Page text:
“Because we’re bike mechanics, we are quite innovative. We’ve made our own signs and we’re using practical measures because we spend our days fixing so we can turn our hand to organise these things,” he said.
Development and commercial property business O’Flynn Group has been shut for seven weeks and has been preparing for its reopening today with its Covid-19 action plan.
O’Flynn Group had already been implementing a lot of the safety measures that are now required before its closure and is now continuing to monitor the evolving Covid-19 situation, which is at the forefront of its risk management planning and discussions.
Certain protocols and risk management measures, which will be amended as required and under advice from the HSE and CIF and HSA, have been implemented throughout the business’ operations.
These include social distancing measures, hygiene and cleaning standards, the use of PPE, sufficient site management, and the appointment of an on-site Covid-19 compliance officer.
Chairman and CEO of O’Flynn Group, Michael O’Flynn, said that the business has spent the last number of weeks preparing the detailed plan for its employees.
Mr O’Flynn said that construction sites will adhere to all required restrictions and guidelines and that social distancing will be overseen.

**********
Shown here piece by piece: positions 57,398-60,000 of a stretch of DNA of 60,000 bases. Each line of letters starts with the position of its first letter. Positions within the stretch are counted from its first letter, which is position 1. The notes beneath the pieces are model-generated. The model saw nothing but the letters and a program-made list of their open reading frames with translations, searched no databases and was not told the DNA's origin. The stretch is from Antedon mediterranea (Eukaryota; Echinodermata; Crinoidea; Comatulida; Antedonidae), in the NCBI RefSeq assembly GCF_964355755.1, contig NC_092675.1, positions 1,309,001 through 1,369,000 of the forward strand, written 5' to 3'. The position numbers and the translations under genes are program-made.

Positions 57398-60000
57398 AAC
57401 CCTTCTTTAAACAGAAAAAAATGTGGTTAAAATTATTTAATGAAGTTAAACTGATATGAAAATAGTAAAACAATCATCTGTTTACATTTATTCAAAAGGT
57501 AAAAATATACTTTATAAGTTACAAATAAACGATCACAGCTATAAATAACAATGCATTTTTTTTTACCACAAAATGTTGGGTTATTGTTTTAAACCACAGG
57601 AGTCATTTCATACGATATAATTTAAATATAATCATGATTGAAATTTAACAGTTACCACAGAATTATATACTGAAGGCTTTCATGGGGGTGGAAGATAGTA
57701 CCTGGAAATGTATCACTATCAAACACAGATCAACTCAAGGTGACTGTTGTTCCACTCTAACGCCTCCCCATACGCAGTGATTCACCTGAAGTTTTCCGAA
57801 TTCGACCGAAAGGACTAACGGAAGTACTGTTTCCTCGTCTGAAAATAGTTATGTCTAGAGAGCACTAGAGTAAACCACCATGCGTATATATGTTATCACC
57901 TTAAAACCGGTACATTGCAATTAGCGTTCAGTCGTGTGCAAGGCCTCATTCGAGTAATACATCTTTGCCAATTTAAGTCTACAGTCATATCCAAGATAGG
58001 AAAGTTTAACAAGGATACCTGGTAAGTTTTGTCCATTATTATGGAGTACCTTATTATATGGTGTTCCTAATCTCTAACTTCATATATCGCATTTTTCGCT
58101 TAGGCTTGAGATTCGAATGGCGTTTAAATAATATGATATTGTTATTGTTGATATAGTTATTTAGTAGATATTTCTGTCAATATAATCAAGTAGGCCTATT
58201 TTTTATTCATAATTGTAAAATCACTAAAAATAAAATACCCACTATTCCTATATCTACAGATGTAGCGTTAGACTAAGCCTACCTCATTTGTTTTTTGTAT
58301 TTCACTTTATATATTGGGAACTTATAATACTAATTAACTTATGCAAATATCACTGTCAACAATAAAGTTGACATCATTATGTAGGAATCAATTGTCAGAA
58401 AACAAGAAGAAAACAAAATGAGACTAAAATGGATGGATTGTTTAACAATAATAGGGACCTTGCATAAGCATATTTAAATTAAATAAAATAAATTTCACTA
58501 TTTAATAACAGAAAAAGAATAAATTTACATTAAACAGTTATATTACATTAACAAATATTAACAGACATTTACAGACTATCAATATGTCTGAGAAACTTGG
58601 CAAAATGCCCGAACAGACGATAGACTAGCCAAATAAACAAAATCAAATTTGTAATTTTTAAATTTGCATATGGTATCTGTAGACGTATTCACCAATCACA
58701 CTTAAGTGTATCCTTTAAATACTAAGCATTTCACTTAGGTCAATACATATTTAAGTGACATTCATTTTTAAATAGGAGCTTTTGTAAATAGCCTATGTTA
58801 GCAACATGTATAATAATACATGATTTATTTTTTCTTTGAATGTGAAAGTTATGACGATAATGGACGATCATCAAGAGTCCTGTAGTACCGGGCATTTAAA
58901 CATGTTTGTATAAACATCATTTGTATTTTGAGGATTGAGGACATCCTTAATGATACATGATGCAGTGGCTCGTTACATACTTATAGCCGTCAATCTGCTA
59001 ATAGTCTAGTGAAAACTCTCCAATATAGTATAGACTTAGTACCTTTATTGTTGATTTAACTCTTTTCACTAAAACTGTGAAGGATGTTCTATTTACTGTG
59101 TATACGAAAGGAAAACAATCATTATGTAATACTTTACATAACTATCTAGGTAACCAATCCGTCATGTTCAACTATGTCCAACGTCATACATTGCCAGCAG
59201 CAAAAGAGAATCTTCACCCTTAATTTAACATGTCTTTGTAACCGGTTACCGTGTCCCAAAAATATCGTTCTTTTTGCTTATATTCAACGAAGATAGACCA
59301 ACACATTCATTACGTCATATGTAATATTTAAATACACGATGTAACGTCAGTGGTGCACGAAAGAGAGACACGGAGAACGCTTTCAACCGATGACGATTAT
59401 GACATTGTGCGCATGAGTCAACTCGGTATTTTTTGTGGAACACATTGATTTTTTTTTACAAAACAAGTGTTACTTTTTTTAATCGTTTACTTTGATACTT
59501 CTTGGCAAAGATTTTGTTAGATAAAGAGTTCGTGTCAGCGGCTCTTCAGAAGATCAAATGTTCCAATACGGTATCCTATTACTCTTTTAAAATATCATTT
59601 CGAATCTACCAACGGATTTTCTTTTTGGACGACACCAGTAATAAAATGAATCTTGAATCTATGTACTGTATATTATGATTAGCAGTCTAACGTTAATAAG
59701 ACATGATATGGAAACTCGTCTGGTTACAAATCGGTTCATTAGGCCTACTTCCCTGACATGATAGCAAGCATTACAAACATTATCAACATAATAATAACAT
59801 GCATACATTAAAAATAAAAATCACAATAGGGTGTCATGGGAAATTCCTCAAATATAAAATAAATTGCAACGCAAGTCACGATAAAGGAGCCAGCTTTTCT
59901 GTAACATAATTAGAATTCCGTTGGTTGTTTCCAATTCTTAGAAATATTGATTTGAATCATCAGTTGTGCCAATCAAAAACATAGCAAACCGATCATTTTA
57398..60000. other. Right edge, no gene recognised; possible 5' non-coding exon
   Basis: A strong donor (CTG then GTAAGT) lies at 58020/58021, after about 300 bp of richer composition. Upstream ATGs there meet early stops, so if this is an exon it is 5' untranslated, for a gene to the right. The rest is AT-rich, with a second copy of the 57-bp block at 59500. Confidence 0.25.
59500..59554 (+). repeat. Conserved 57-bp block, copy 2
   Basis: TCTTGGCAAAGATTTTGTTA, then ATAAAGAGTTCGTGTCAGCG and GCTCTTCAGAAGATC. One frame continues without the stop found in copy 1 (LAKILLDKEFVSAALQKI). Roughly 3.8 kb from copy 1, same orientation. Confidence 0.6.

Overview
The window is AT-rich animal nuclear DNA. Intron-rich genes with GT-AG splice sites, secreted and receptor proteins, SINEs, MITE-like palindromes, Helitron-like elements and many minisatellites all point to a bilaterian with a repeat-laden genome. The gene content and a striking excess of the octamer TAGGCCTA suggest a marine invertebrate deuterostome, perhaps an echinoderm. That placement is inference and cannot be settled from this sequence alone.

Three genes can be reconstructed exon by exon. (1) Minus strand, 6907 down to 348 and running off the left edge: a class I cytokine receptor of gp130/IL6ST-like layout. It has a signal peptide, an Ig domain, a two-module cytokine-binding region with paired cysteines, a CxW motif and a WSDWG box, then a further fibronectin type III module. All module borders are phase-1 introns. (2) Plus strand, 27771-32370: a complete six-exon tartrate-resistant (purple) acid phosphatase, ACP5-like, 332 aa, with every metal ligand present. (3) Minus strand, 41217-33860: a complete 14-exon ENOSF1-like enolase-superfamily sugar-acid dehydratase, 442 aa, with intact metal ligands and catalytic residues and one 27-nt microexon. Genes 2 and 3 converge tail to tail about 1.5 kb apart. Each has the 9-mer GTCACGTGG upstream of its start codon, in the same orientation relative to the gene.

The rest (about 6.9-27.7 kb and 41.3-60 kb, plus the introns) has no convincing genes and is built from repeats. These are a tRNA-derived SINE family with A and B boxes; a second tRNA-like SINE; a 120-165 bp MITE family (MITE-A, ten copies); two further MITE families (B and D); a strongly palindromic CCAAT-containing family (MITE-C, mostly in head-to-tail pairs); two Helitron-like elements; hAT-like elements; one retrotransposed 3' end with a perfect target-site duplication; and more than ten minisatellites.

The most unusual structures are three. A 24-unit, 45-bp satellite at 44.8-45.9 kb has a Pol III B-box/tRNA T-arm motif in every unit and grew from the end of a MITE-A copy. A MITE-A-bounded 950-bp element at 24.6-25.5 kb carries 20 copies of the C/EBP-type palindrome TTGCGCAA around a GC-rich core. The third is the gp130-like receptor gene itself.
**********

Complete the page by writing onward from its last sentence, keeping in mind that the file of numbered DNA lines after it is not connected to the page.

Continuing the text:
“I think social distancing is difficult everywhere, whether you’re in a shop or on a construction site. I’m pleased that our workforce understands the seriousness of the health risk and that’s one of the advantages of the lockdown, people had time to reflect on how serious this is,” he said.
He said that he “fully accepted” the business’ closure but was “somewhat surprised” that it was closed for seven weeks given that other countries such as Germany and the UK “never stopped housing”.
“Our productivity will definitely be down but we don’t know exactly how much. Housing is at the lower end of the scale in terms of difficulty to implement this strategy. Apartment building and some of the other heavy construction activities will be more difficult.
“It will certainly be much more impacted when it comes to apartment construction. Apartments were already struggling on the viability stage so this is going to further the viability challenges with apartments,” he said.